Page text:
LeConte Medical Center is one of five hospitals in the state of the Tennessee to hold the NICHE designation. Two other Covenant Health facilities, Fort Sanders Regional Medical Center and Fort Loudoun Medical Center, also hold the NICHE designation. For more information about NICHE visit www.nicheprogram.org.
LeConte Medical Center is among just six hospitals in the country which received a VHA 2015 Excellence Award for Clinical Effectiveness for achieving exceptionally high levels of performance compared to national benchmarks.
To determine the winners of the Clinical Effectiveness Award, VHA evaluated qualifying member hospitals that achieved exceptionally high scores on several key national measures including case-mix adjusted length of stay, case-mix adjusted cost per admission, 30-day readmission rates for acute myocardial infarction, heart failure and pneumonia, and performance in the patient experience, quality outcomes and efficiency domains for VHA’s value-based purchasing program.
“Hospitals across the country are focused on making the transition to a value-based model for care delivery while also working to ensure they are meeting new performance measures for clinical effectiveness,” said Byron Jobe, VHA executive vice president, service and delivery. “VHA’s Clinical Effectiveness Award recognizes member organizations that have been most successful in making this critical transition while continuing to deliver high quality care in the communities they serve.”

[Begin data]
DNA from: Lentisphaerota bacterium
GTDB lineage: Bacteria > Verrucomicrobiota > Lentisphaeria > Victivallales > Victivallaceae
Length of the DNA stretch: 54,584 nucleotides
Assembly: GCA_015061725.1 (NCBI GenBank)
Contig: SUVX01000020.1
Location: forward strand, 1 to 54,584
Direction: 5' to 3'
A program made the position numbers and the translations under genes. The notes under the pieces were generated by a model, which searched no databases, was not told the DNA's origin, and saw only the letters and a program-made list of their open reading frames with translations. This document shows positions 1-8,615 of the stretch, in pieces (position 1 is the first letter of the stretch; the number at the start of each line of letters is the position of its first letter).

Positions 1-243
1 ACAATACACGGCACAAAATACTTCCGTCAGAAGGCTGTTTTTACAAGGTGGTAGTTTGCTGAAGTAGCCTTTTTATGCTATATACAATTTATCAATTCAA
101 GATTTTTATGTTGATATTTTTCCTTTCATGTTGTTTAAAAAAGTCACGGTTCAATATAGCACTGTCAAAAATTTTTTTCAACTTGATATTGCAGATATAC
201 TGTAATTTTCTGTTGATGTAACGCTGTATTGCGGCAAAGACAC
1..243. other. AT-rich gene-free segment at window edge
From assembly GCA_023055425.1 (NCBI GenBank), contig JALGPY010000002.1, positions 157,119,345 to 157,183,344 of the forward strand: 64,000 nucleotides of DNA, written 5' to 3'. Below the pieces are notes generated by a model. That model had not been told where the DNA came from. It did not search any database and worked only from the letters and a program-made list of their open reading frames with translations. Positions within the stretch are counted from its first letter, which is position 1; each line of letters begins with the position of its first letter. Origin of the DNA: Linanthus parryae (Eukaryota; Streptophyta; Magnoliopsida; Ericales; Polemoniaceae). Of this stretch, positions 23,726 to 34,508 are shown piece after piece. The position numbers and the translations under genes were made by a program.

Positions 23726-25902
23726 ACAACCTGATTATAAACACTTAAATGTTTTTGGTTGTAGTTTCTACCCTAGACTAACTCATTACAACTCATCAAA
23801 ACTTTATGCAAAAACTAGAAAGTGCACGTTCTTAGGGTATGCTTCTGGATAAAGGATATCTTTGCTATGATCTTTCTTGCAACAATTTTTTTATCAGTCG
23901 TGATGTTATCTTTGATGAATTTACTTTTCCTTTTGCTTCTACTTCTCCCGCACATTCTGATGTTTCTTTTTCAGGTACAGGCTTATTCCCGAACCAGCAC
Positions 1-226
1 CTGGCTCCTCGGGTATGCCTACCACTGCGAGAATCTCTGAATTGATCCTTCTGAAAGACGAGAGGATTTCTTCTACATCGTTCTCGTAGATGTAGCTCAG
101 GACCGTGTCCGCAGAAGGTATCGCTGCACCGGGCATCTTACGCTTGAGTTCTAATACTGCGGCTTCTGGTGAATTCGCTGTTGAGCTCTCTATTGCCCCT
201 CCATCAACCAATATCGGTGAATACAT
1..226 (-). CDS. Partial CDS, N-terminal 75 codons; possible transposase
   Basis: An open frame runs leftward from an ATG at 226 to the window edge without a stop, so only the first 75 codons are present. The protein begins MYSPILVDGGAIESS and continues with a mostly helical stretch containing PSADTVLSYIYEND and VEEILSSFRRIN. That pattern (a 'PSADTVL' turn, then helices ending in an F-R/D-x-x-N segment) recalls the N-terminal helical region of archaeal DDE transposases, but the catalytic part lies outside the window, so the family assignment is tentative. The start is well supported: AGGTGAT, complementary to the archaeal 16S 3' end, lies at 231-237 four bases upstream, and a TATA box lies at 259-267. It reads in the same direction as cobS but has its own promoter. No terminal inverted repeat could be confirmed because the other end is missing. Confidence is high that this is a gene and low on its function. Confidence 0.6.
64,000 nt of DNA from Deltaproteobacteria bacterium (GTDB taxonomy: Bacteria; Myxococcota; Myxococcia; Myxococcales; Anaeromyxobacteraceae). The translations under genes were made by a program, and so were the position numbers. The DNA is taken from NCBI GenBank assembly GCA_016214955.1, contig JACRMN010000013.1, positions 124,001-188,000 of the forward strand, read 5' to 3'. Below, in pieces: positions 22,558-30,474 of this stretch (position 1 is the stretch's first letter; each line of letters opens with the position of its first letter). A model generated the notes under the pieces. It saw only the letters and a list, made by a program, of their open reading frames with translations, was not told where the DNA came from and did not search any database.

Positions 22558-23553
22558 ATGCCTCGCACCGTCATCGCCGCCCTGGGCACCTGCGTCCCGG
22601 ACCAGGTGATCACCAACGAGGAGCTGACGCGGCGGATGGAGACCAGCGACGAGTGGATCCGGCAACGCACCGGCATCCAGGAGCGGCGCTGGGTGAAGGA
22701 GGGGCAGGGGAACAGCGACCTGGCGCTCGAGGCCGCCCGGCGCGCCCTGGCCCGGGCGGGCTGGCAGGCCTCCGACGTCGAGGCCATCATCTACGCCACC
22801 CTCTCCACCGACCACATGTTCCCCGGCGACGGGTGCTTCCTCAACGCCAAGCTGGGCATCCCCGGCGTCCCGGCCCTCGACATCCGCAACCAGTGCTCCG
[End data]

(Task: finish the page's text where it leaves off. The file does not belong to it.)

“Their achievements exemplify the hospitals’ dedication to providing exemplary clinical care and a culture of continuous improvement.”
“We look at concepts and principles of highest quality at the lowest cost, and this is enhancive to the bottom line for the patients,” stated Stephen Dill, MD, Cardiologist, LeConte Medical Center chief of staff. “And we try to bring it all together in an environment that is very conducive to the best patient practices.”
LeConte Medical Center also received an achievement award for hospitals participating in the VHA Hospital Engagement Network (HEN) that achieved a Partnership for Patients goal of 40 percent reduction in harm or 20 percent reduction in readmissions in two or more areas of focus when comparing Q1-Q3 2014 performance to baseline performance.
“The awards provide well-deserved recognition to Covenant facilities for outstanding accomplishments,” said Dave McDonald, area senior vice president/executive officer, VHA Central Atlantic region. “Their achievements exemplify the hospitals’ dedication to providing exemplary clinical care and a culture of continuous improvement. We congratulate their outstanding achievement and celebrate their success.”
“LeConte Medical Center is focused on the family members of our patients and includes them throughout the hospital in the education of our patients,” said Kristi Ramage, RN, surgery manager. “To be recognized for what you take pride in, for what you do every day that’s just amazing. It takes a village, it’s not just one of us, it’s not just nursing, it’s the whole hospital.”
For most children, school is on the bottom of the summer vacation priority list, far below swimming, camps, picnics, and play. But parents need to know it’s also a great time to start getting ready for a new school year.